We are taught how to swim, ride a bike and practice specific skills for every sport we play, but very few of us learn how to run. It is assumed in many ways that everyone can run, just as everyone can walk. But, are we running efficiently? Are we setting ourselves up for an injury?
There are many facets to a good running technique; here the points that have the greatest influence are outlined.
Each time you hit the ground your foot should land slightly in front of your centre of mass and your body. The further forward you land the more likely you are to land on your heel. Landing further forward means that you will need to generate more force to get your body to the next step on the opposite foot.
Heel striking can lead to injury as a result of the shock and stress of your body weight moving from the heel through the ankle joint into your knees, hips and lower back. Landing on the heel means that you are not using your body’s natural springs, i.e the calf muscle and Achilles tendon, which act to absorb shock and recoil to “spring” you forward for the next step.
To avoid a heel strike, focus on landing on the middle to front of your foot with each step ensuring the knee is slightly bent upon contact. This is made easier if your posture is maintained upright.
Trunk position has a great influence on pelvic and hip position and therefore whether you land with your heel first.
As a general rule you want an upright posture without excessive lumbar or thoracic curvature. Then from this position you lean slightly forward not from the trunk or the hips but from the ankles.
Control of this position also relates to arm swing. As you swing your arms your body rotates slightly as one arm comes forward and the other back. It is important to minimise this rotation and prevent the arms from crossing the mid-line as this is a waste of energy.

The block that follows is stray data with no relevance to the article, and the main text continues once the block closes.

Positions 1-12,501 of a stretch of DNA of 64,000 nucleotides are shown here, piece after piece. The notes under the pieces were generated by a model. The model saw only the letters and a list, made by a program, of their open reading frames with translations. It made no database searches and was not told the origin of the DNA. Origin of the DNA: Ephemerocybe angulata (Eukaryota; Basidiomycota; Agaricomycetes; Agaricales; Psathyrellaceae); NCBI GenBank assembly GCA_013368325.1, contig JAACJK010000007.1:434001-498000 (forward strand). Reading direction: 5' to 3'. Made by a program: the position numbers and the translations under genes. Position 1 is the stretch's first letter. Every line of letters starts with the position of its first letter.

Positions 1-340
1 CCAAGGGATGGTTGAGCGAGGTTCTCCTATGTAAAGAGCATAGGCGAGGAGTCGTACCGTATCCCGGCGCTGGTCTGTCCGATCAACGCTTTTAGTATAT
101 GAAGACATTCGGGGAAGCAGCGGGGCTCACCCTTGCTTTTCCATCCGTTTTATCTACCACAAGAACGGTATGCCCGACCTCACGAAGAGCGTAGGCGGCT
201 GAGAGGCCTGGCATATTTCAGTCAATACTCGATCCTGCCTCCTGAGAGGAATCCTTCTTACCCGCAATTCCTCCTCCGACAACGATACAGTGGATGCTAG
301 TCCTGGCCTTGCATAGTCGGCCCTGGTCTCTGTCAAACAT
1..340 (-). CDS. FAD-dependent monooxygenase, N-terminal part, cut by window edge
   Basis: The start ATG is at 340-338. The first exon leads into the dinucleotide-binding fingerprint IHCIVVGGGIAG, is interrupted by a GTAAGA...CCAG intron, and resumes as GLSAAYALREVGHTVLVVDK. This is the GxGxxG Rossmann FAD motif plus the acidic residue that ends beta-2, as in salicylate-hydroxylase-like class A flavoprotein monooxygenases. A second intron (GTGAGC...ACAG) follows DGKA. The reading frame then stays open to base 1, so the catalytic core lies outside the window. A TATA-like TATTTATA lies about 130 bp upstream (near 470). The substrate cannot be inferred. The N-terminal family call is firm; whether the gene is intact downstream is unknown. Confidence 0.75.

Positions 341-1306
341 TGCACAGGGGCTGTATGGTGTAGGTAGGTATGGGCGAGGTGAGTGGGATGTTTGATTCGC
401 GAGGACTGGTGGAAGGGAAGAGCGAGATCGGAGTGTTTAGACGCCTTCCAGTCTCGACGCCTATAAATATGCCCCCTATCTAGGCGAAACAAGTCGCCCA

Maintaining good posture requires good core control and stability. This comes from practice when running whilst when you are not fatigued and maintaining focus when we you are fatigued.
The rate at which your feet hit the ground greatly affects how much energy you use and therefore how far and fast you can go. The optimal rate has been found to be three steps per second or 180 steps per minute.
It’s likely that your cadence will be lower and the faster you try to run, the lower your cadence will be. This happens because we generally overstride to increase our speed with the intention of generating more force from a bigger step length. But, bigger steps mean lower cadence and therefore lower efficiency.
Cadence becomes most important when running over longer distances in order of controlling pace across the run and to conserve energy and run efficiently. A metronome is a good way to keep your cadence consistent but in the absence of this I recommend “Hey Ya” by Outkast on your iPod. It’s a cracking song and at 180bpm it will keep your cadence in check.
Get out there and run
With these three factors in mind next time you run keep the following in mind:
- Land on the middle to forefoot, slightly in front of your body with the knee slightly bent
- Upright posture, leaning forward from the ankles
- Three steps per second or 180bpm
If you want further information and guidance, physiotherapists are experts in human movement and running. A selection of Back In Motion practices also hold running seminars, stay in touch on Facebook for updates.
Thomas West - Clinical Associate (Physiotherapist), Back In Motion Sydenham